The Shastric Hindu Law looked at adoption more as a sacramental than secular act. Some judges think that the object of adoption is two fold:
to secure one’s performance of one’s funeral rites and 2) to preserve the continuance of one’s lineage. Hindus believed that one who died without having a son would go to hell called poota and it was only a son who could save the father from going to Poota. This was one of the reasons to beget a son. Ancient Hindu Shastras recognized Dattaka and Kritrima as types of sons.
In the Hindu Shastras, it was said that the adopted son should be a reflection of the natural son. This guaranteed protection and care for the adopted son. He was not merely adoptive parents, but all relations on the paternal and maternal side in the adoptive family also came into existence. This means he cannot marry the daughter of his adoptive parents, whether the daughter was natural-born or adopted. In the modern adoption laws, the main purpose is considered to be to provide consolation and relief to a childless person, and on the other hand, rescue the helpless, the unwanted, the destitute or the orphan child by providing it with parents. However, in the Chandrashekhara case  it was held that the validity of an adoption has to be judged by spiritual rather than temporal considerations and devolution of property is only of secondary importance.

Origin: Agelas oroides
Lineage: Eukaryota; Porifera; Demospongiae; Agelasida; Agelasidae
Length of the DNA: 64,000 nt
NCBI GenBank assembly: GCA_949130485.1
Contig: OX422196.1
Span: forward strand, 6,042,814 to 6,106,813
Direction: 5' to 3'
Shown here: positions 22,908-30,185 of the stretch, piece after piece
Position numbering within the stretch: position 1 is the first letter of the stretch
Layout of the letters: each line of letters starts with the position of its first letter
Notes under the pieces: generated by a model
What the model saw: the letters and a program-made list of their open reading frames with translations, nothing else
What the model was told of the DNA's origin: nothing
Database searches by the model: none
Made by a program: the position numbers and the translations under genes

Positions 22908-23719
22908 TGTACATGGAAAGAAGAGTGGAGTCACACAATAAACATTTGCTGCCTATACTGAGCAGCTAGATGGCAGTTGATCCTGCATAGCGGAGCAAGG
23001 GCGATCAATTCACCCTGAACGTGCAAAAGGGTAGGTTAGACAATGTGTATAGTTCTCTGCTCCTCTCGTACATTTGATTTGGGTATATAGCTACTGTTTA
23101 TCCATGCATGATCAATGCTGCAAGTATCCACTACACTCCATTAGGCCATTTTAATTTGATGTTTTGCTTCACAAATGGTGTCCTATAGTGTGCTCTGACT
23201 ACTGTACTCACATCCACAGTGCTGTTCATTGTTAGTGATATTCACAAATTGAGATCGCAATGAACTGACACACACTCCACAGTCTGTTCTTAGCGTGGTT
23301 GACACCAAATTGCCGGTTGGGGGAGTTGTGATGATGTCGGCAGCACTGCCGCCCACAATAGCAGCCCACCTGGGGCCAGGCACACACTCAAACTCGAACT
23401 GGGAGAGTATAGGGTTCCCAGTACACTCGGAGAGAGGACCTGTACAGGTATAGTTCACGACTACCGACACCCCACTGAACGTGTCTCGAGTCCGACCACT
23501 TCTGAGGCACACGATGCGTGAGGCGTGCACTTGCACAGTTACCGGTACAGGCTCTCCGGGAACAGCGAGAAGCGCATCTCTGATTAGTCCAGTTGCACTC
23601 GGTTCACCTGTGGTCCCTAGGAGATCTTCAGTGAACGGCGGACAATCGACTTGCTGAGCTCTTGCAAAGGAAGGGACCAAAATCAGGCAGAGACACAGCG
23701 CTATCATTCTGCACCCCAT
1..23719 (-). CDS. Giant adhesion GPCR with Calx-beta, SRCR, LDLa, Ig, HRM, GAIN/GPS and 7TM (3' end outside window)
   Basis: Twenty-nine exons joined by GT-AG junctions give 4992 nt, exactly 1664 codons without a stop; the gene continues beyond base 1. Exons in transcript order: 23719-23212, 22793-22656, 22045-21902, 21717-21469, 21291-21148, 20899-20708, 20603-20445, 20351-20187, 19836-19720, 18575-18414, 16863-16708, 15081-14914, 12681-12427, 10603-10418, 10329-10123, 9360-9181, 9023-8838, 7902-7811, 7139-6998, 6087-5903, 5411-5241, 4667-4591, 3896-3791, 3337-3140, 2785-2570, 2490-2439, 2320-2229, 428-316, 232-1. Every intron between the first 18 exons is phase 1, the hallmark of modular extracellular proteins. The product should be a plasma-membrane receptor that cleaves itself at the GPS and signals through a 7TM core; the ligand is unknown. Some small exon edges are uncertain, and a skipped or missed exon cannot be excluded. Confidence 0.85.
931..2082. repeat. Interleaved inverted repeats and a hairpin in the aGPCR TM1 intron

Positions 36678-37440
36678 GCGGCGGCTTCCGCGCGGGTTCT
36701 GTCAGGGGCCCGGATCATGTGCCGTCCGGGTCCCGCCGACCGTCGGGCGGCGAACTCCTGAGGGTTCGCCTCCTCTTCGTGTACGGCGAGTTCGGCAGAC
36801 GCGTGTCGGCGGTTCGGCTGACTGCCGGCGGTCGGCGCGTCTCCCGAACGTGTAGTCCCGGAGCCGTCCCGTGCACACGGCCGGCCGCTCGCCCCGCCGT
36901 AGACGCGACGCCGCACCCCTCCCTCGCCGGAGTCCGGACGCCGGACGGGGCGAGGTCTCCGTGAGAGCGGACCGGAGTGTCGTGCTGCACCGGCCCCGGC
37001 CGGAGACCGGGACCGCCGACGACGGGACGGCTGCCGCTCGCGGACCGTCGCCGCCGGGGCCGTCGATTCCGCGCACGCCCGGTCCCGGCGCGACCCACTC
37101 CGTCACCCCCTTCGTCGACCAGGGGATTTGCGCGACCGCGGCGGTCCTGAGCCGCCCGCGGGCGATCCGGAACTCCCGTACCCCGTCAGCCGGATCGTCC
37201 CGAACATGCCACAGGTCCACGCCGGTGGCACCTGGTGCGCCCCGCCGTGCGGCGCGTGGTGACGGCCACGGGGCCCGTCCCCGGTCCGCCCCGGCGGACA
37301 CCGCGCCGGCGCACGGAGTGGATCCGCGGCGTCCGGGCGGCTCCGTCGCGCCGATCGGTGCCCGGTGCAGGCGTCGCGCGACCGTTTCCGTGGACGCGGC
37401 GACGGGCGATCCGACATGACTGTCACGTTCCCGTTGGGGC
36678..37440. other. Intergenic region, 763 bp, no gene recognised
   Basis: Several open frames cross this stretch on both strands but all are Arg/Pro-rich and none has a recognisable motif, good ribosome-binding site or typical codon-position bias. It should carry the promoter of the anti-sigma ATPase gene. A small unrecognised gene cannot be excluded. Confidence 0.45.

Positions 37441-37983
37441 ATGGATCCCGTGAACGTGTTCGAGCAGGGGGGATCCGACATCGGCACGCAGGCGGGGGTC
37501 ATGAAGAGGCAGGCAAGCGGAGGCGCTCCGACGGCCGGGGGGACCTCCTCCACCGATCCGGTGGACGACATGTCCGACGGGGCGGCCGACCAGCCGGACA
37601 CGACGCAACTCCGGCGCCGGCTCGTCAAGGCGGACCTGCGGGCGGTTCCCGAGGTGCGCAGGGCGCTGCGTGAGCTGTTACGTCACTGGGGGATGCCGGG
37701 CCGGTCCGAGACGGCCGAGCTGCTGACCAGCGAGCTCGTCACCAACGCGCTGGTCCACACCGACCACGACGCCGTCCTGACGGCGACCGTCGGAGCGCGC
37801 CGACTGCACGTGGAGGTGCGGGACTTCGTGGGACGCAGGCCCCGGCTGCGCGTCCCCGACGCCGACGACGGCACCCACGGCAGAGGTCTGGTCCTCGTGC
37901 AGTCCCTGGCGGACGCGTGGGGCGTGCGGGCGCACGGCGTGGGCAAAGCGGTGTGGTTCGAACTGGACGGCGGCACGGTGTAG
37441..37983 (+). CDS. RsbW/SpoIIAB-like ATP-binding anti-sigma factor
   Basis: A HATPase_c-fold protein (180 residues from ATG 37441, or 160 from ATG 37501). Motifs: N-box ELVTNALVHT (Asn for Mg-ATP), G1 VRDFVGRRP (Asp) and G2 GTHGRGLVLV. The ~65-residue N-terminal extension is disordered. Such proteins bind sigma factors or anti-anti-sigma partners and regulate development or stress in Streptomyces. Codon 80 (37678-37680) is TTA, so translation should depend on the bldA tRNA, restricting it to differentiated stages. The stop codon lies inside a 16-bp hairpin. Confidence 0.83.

Currently, the adoption under Hindu Law is governed by The Hindu Adoption and Maintenance Act, 1956